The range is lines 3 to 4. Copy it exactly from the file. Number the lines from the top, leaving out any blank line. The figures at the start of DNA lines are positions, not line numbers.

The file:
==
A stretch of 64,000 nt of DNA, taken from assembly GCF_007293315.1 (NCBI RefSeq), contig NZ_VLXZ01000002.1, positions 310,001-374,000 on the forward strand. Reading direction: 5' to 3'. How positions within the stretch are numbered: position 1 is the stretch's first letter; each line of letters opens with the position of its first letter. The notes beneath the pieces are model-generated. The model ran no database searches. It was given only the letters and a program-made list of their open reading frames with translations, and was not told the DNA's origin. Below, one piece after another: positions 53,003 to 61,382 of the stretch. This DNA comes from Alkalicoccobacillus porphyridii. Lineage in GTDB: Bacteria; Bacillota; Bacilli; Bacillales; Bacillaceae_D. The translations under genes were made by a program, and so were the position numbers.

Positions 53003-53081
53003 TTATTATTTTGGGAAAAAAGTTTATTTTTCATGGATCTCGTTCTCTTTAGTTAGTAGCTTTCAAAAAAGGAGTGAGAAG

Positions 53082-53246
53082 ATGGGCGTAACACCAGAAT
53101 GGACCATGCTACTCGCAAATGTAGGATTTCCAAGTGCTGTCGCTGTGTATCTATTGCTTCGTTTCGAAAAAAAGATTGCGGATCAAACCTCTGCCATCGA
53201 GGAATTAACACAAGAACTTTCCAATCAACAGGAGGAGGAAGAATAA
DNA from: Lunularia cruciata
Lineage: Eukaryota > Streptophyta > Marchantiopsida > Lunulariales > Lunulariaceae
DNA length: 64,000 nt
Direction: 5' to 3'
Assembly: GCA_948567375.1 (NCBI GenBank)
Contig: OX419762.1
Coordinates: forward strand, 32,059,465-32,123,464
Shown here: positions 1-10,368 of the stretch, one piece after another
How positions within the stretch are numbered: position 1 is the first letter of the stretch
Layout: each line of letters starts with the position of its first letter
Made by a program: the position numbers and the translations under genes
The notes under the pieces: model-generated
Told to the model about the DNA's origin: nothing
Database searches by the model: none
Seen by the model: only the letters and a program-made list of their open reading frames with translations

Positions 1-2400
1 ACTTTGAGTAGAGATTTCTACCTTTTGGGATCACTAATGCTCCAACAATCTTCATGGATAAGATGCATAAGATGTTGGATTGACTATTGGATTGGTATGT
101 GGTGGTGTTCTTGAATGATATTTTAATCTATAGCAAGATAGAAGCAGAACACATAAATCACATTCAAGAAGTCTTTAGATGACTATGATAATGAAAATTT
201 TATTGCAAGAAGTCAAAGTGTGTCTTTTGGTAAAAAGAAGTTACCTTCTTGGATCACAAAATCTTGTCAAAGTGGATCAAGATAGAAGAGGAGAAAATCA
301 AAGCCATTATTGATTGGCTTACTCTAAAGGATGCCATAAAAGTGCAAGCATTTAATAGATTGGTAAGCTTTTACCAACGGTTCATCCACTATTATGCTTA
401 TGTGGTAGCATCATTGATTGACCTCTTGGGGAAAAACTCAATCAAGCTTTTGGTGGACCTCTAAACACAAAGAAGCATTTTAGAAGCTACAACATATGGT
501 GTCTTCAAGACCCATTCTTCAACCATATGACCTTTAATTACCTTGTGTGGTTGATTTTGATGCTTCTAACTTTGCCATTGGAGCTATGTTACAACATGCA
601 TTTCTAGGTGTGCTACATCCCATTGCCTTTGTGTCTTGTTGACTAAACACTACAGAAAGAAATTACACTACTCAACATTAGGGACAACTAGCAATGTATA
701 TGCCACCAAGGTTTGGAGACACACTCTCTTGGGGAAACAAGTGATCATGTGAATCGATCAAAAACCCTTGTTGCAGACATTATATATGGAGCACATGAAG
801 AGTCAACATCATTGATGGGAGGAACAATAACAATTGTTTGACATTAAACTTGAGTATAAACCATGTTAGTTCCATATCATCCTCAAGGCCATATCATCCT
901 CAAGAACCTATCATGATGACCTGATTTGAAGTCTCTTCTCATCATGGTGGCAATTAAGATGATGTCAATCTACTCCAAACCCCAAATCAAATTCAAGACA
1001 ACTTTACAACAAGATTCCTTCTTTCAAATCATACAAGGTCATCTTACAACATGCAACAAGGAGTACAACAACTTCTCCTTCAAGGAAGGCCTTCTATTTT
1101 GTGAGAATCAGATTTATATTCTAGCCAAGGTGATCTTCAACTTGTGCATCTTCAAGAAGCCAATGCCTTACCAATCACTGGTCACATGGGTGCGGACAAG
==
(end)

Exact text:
53003 TTATTATTTTGGGAAAAAAGTTTATTTTTCATGGATCTCGTTCTCTTTAGTTAGTAGCTTTCAAAAAAGGAGTGAGAAG

Positions 53082-53246